Eleven years ago, YouTube hadn't yet been founded. Videos existed on the internet, but in an era of 10GB-per-month data caps (at least in New Zealand) we were hardly in the era of video revolution. Compare to today, when on-demand video news, television and cat videos sent straight to our smartphones is the norm - and an interruption in service is enough to send many Millenials into a tailspin.
In this video-heavy era, Facebook is betting that the next evolution is live video. With media organisations increasingly accused of producing (or, in the case of CNN, being) "fake news", Facebook wants users to make their own stories, and stream them live to the world. So far, the livestreaming revolution has covered the inane (see Chewbacca Mom: https://youtu.be/y3yRv5Jg5TI) to the incredibly significant, as with livestreams of African Americans killed by police officers in the United States.
All this means that livestreaming is also headed for businesses, and for us in our day to day lives. It seems likely that live video will soon be another standard tool in individuals' and business' arsenals. It will be a new avenue to virally market and advertise; a means to record and share our experiences; and a way to sell people on our brands - whether our personal brands, or our organisation's.
But before we leap into livestreaming, there's a Pandora's Box full of legal risks that might come from using live video - particularly commercially. To mention just a few:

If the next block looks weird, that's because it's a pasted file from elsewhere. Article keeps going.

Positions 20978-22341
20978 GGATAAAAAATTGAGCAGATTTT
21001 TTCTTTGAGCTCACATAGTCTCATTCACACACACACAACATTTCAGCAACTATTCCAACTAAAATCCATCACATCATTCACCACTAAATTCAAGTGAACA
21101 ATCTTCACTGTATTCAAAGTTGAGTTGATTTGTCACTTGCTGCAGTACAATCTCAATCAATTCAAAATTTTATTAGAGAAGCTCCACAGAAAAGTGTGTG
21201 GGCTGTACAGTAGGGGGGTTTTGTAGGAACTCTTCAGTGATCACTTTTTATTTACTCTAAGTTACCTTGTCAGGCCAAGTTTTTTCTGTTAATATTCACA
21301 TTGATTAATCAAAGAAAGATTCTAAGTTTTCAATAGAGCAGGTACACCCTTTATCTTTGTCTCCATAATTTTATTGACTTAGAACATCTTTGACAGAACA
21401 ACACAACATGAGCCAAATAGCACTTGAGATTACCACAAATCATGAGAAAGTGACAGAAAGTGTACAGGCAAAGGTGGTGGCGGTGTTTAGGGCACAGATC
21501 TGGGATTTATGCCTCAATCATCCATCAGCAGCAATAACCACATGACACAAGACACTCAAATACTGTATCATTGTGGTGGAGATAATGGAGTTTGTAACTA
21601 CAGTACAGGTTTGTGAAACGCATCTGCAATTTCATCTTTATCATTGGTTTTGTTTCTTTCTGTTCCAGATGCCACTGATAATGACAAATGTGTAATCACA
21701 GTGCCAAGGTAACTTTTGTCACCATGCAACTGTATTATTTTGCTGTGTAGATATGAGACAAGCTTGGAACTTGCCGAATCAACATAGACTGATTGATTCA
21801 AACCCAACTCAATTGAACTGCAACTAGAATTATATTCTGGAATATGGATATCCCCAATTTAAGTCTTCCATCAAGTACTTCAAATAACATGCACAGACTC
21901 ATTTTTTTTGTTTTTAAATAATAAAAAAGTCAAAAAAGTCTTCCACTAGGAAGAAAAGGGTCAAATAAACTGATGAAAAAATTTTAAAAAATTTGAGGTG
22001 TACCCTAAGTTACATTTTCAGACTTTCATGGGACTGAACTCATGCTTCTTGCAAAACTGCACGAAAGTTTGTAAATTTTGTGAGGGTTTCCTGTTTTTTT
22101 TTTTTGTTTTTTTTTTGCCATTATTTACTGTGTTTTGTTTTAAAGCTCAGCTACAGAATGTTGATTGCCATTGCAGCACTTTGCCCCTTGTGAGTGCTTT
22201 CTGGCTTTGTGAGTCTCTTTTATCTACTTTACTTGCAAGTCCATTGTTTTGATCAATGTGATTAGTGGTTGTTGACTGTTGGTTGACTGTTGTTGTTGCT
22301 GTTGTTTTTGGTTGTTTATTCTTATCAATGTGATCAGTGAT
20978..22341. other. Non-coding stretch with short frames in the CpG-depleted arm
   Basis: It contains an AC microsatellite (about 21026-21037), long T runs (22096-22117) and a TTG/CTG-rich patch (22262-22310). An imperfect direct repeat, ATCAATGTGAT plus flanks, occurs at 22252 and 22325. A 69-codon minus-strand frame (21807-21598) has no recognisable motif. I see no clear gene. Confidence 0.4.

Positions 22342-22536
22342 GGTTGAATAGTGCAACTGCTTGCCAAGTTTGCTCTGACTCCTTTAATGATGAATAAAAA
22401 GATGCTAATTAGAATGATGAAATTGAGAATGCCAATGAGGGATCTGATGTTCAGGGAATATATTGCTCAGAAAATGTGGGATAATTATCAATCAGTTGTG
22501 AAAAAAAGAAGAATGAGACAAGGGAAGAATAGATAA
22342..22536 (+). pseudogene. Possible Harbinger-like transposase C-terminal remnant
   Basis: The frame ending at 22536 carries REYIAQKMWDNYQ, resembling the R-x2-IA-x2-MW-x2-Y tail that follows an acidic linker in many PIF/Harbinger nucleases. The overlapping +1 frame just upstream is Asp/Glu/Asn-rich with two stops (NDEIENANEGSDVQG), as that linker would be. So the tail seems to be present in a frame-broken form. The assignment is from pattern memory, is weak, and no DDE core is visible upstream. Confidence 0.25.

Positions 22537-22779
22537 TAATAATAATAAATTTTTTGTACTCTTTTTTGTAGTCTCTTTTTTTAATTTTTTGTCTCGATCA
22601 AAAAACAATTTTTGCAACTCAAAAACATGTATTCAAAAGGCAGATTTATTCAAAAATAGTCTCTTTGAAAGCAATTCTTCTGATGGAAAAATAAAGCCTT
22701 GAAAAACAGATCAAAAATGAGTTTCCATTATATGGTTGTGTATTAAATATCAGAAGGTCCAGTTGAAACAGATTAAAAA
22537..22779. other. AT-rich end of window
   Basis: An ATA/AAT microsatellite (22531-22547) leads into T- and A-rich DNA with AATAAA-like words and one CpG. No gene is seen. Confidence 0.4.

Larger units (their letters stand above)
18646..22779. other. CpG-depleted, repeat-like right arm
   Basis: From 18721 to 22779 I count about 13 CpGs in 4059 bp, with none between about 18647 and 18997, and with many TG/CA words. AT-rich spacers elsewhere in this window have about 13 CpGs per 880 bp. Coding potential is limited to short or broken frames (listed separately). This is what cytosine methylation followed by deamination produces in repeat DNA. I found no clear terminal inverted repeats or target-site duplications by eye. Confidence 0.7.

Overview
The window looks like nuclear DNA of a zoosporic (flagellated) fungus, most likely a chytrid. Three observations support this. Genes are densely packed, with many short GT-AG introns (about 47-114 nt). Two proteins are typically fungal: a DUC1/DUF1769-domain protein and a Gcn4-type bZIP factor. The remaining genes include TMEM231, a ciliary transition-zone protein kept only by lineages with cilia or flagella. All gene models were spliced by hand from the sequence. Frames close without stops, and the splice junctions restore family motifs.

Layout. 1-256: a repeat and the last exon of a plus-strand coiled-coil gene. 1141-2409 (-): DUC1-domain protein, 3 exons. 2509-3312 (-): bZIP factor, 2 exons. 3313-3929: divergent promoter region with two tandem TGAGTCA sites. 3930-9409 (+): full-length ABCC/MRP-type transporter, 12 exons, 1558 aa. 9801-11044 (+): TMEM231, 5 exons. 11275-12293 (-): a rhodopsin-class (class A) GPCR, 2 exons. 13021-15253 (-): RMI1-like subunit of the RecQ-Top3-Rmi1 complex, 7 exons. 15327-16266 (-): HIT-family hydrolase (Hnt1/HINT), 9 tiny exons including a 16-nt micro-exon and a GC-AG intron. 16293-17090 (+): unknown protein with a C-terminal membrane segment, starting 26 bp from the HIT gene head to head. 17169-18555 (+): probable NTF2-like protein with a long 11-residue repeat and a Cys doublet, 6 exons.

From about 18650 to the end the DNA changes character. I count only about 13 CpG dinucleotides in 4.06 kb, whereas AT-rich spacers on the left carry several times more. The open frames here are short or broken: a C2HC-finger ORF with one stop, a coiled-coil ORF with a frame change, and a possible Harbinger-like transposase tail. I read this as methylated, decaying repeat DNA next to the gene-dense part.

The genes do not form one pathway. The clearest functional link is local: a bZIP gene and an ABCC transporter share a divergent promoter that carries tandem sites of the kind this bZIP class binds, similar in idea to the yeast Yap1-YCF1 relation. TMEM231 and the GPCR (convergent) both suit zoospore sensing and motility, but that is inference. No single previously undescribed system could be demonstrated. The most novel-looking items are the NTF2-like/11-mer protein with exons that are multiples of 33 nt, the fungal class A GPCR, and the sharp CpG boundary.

- To state the obvious, live video is just that - live. If something goes wrong, you can't take it back.
- Privacy laws still apply when you're capturing live video, and it's important to think about that when you're capturing a scene. Are you filming other people in a setting they might consider private, or releasing information about them (including things they say to another person) that they might object to? Depending on the circumstances, they might have a claim against you in privacy if you livestream those things.
- Does your live video give a fair representation of what's happening? A video which paints an incomplete picture of a scene could be misleading and deceptive to consumers (if used commercially), or even defamatory.
- If you're filming certain things, such as performances or sports games, you might be in breach of copyright or the terms of your tickets. If you manage to go viral, there's a risk you may face a claim by performers or organisers.
- Are you, and your employees, trained to deal with being on film? The risk might be particularly acute for police, but almost any interaction with the public might be covertly recorded - and instantly broadcast.
Many of these risks are exactly the same as the risks of conventional video. But livestreaming is easy, and Facebook in particular is trying to encourage people to use it as much as possible. That ease means that switching on the iPhone camera can become instinctive, instead of a planned and thought-out process. Livestreaming will change the way that we interact with our governments, our customers and each other - and if we're not careful, may open up a new front for litigation.
The irony of the current position is that news organisations and to an extent Facebook have been in their own very different states of denial about what is happening. Facebook knew the technology it deployed to bring forth Chewbacca Mom would also empower important political movements such as Black Lives Matter. It knows now that every time a violent atrocity is committed Facebook is the default destination, and its actions however automatic are freighted with meaning. And the traditional media have our own private dilemmas as we create the audience for terror or policy theatre.